I think it’s more that people know Shakespeare, even if it’s just glancingly his name means “Great english plays” or “Crap english teachers” to people whereas Marlowe doesn’t have such a wide coverage, those who know plays know Marlowe and those who are well read do but your average Tom, Dick or Harry knows Shakespeare over Marlowe so films of his plays are more likely to be watched, in the opinion of producers at least.

Duchess of Malfi would make a spectacular film! I could totally see that (maybe with Cate Blanchett as the Duchess…) I’m not sure about Knight of the Burning Pestle though – it’s a wonderful play, but it’d be hard to get right on film because a lot of its effect depends on its being live theater, or at least I imagine that would be the case, not having had the opportunity to see it performed. Maybe if you had an imaginative director…

With Dr. Faustus, you actually have a separate but rather weird problem: the story has been adapted so many times that everybody already knows it. A mainstream audience would probably think ‘Why see that when I can see a more accessible version of the same story, like Damn Yankees?’ With all the adapting and updating that’s done to Shakespeare these days, sometimes I’m amazed people still do straight-up productions and movies of his plays rather than clever adaptations, most of which aren’t that clever.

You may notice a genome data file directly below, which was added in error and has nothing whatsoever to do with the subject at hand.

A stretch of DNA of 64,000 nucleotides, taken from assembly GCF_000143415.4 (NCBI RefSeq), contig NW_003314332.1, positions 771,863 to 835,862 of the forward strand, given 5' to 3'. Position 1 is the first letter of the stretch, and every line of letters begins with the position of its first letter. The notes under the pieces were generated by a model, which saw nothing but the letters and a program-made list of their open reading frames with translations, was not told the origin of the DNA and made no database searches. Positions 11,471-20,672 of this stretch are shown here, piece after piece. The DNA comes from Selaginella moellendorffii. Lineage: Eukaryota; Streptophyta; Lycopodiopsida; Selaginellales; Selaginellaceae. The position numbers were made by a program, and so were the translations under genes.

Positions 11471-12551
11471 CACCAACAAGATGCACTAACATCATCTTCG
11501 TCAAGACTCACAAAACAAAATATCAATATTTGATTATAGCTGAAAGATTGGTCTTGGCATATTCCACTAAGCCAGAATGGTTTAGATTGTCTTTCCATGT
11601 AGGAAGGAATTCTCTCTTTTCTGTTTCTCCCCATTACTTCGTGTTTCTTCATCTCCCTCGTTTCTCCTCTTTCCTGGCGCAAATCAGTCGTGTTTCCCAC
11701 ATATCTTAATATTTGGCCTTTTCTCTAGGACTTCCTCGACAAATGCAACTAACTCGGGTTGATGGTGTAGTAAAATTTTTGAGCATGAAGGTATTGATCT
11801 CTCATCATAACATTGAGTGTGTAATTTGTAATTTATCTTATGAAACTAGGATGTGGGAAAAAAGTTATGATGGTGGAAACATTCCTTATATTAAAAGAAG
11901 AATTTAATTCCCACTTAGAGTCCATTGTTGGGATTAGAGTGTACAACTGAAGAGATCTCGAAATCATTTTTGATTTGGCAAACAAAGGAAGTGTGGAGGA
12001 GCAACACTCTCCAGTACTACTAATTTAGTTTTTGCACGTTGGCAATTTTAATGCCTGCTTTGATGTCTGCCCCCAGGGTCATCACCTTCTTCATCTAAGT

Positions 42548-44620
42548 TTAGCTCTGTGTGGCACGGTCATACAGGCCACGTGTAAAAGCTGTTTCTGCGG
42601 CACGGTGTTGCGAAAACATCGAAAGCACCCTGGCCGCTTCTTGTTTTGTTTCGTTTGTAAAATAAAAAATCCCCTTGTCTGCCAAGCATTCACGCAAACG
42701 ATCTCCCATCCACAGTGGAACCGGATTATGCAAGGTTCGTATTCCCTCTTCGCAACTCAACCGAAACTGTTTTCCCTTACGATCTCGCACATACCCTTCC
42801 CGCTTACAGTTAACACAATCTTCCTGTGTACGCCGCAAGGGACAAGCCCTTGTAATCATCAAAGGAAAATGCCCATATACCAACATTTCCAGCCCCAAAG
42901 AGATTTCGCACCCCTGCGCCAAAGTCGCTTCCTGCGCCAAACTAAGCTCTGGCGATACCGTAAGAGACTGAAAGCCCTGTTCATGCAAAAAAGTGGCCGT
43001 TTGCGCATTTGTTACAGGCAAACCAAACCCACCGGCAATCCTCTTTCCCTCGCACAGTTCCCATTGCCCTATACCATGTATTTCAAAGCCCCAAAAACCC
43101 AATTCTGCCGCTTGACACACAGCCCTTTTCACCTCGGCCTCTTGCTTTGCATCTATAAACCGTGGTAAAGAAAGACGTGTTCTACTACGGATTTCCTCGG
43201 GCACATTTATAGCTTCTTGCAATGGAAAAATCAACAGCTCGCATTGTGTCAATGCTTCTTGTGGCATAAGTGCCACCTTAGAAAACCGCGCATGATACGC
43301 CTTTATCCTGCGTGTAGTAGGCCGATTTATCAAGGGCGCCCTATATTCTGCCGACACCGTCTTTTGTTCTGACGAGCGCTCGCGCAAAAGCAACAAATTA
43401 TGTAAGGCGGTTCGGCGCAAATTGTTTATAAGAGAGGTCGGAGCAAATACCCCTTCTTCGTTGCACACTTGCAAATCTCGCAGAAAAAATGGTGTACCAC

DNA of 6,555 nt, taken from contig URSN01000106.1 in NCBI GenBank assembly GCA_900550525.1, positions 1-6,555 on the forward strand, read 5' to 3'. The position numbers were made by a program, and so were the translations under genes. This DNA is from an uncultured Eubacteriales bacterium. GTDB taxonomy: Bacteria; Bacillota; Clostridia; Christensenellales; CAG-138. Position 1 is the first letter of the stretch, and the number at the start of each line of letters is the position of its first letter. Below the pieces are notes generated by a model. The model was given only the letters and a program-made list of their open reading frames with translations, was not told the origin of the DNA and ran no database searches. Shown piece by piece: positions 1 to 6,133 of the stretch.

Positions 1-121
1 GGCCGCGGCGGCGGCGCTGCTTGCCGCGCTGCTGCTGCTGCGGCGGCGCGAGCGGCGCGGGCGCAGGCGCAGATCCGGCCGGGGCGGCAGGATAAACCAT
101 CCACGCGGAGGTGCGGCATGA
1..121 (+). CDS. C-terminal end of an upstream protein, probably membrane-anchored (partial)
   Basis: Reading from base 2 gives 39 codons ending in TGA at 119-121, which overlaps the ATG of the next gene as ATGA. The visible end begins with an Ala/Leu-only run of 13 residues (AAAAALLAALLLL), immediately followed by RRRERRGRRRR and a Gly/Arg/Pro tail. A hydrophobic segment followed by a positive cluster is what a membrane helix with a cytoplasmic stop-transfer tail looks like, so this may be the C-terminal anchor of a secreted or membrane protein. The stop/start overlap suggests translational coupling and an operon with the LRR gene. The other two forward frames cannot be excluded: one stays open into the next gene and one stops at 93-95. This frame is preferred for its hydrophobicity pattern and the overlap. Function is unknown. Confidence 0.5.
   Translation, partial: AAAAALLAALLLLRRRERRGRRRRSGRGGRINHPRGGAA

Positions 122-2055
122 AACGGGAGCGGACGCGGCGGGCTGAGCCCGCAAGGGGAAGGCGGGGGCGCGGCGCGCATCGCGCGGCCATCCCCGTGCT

…Says the man who dreams of doing Othello set in the 1950s Chicago blues scene. :wink:

Yeah, I suppose you’re right – I thought of it because it is so enjoyable on stage, and it’s got that very modern-feeling metatheatrical edge, but the more I think about it, a film just wouldn’t be the same.

A film noir version of The Revenger’s Tragedy, though – now that might be fun!